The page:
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The Night House Review | OMG, Rebecca Hall!

Although The Night House’s supernatural aspects might not develop great enticement, Rebecca Hall’s strong lead performance as well as the atmosphere make it into an effective ghost story about loss and transience. 

Sarah Goldberg and Rebecca Hall in the film THE NIGHT HOUSE. Photo Courtesy of Searchlight Pictures. © 2021 20th Century Studios All Rights Reserved

After the unexpected death of her husband, Owen (Evan Jonigkeit), Beth (Rebecca Hall) is all alone in the lakeside home that he built just for her. She tries to keep herself together but spends most of her nights drunk. One night, she gets a sense that she is not alone. Beth has been skeptical of what will happen after death for too long but the radio turning on by itself, the loud knockings, and disturbing visions cause her to start digging into his life to try and find answers but what she finds is that she didn’t know him at all.

Like a lot of the horror films that have been released this year, The Night House tries to do a lot of things at the same time. A mystery-thriller of a missing husband, a portrait of existential angst, a view on coping with grief, a dive into mental illness, and a pure popcorn horror film. Unlike others, this finds a way to work properly. Of course, it doesn’t run its full course without misses, but you can resonate with the story while still feeling the fear and foreboding of our leading woman. 

THE NIGHT HOUSE. Photo Courtesy of Searchlight Pictures. © 2021 20th Century Studios All Rights Reserved

There is well-developed dread in the front and back of the film by decisions that may be questionable but find their way to fit the atmosphere. The camera loiters longer than it needs to be, causing a sense of anxiety and restiveness, and there are classic horror shots like closing doors in your face and a person crawling underneath the bed that gives us a bit of that 90s horror tropes. There are a lot of cheesy and poor jump scares, somewhat like The Conjuring franchise, in the way that everything goes quiet for a while and the scare is a loud noise. Ben Lovett’s score doesn’t help either as it is blown out of proportion.

However, on a positive note, the sound design, apart from the unnecessary “bangs”, and “fata-morgana” illusions are quite nice. Bruckner uses optical and hearing trickery like shadows, quick editing, crunches, and lighting techniques to elevate those previously mentioned scares. The most memorable scenes that the movie has come from that quippy sleight of hand which causes the audience to get more involved in the ghost story, dwell in the dread-filled ambiance, and get into the psyche of Beth’s ever-developing paranoia.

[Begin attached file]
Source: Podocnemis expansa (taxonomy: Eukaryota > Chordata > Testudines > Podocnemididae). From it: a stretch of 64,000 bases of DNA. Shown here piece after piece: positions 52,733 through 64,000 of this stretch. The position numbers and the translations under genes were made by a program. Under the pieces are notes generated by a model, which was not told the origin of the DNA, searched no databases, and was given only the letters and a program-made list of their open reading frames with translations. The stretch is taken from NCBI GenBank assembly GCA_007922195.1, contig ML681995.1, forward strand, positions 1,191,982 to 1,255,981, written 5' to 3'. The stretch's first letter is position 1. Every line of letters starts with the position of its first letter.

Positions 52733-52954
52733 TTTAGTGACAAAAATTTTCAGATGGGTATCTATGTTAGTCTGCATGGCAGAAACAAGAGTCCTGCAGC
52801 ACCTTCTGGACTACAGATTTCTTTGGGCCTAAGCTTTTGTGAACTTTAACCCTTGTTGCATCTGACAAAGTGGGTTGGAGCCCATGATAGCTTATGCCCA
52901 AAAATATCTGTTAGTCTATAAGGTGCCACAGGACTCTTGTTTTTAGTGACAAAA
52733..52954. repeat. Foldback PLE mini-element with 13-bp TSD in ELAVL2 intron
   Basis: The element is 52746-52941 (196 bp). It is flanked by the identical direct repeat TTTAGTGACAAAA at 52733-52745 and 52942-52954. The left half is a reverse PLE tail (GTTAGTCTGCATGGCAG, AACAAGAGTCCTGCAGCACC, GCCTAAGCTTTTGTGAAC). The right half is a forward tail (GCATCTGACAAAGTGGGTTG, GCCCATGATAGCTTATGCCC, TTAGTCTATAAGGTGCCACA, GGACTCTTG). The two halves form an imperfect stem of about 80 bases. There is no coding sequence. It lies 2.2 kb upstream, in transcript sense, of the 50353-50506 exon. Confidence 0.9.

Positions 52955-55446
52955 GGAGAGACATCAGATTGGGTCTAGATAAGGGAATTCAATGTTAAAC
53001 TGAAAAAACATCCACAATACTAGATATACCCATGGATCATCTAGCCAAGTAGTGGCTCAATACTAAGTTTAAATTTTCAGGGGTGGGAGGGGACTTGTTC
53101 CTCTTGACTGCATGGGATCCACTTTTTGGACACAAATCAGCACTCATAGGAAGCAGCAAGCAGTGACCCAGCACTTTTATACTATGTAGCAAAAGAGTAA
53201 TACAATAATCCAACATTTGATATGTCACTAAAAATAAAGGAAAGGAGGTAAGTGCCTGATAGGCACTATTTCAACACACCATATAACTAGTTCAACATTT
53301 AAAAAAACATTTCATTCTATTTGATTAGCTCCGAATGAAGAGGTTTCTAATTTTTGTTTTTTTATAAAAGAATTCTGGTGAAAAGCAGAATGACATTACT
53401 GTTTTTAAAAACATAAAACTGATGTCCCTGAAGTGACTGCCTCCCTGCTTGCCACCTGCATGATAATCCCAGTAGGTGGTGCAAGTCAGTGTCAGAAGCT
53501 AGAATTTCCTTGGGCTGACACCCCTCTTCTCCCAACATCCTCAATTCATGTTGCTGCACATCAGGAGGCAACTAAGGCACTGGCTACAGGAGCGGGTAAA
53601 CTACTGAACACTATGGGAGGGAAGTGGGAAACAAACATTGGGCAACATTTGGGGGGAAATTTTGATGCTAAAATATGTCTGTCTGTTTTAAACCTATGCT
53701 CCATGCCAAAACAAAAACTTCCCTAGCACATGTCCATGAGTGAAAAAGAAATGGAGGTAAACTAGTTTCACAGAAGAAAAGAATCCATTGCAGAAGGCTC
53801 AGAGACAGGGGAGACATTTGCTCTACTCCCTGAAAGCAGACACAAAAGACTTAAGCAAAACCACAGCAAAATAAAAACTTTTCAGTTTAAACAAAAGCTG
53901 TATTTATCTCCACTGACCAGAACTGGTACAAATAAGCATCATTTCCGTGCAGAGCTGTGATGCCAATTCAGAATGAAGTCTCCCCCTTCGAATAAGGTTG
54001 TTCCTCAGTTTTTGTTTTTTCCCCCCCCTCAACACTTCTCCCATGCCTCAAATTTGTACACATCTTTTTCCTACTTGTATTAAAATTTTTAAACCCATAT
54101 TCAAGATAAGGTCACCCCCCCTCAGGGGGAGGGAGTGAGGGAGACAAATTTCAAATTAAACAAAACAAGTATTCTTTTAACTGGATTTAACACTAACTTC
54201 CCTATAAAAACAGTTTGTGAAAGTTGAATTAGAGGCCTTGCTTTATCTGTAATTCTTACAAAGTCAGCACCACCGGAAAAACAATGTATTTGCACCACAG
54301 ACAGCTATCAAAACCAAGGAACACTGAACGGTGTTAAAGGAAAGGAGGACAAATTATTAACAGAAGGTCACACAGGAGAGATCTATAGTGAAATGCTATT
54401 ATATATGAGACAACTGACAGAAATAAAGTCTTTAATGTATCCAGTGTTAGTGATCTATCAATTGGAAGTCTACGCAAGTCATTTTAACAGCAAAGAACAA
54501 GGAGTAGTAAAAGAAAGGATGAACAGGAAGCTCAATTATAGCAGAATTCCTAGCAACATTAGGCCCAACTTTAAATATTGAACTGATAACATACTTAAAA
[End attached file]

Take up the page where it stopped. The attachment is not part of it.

The cast is one that I like quite a lot because it has a trio of good actresses whom I adore watching on screen. We have Sarah Goldberg from Barry, Stacy Martin from Lars von Trier’s Nymphomaniac, and the one who steals the cake, Rebecca Hall. Hall’s strong performance is the piece that hoists the movie. She makes Beth look cold, cruel, and confident, while vulnerable and emotional — a wreck as this mystery starts evolving into something greater that she didn’t expect and sways in and out of verity. 

Rebecca Hall in the film THE NIGHT HOUSE. Photo Courtesy of Searchlight Pictures. © 2021 20th Century Studios All Rights Reserved

David Bruckner manages to pull off what could have easily gone wrong. This had many routes to take, a lot of them being poor and generic, but it sticks its landing. A multi-layered performance by Rebecca Hall and some guiling deception helps The Night House to be an effective ghost story with heady chills. 


By Hector Gonzalez

Hector Gonzalez is a Puerto Rican chemical engineering student and film critic with a great passion for cinema, award shows, 1960s music, and the horror genre. Some of his favorite films are RAW, Eyes Without a Face, and The Green Ray.

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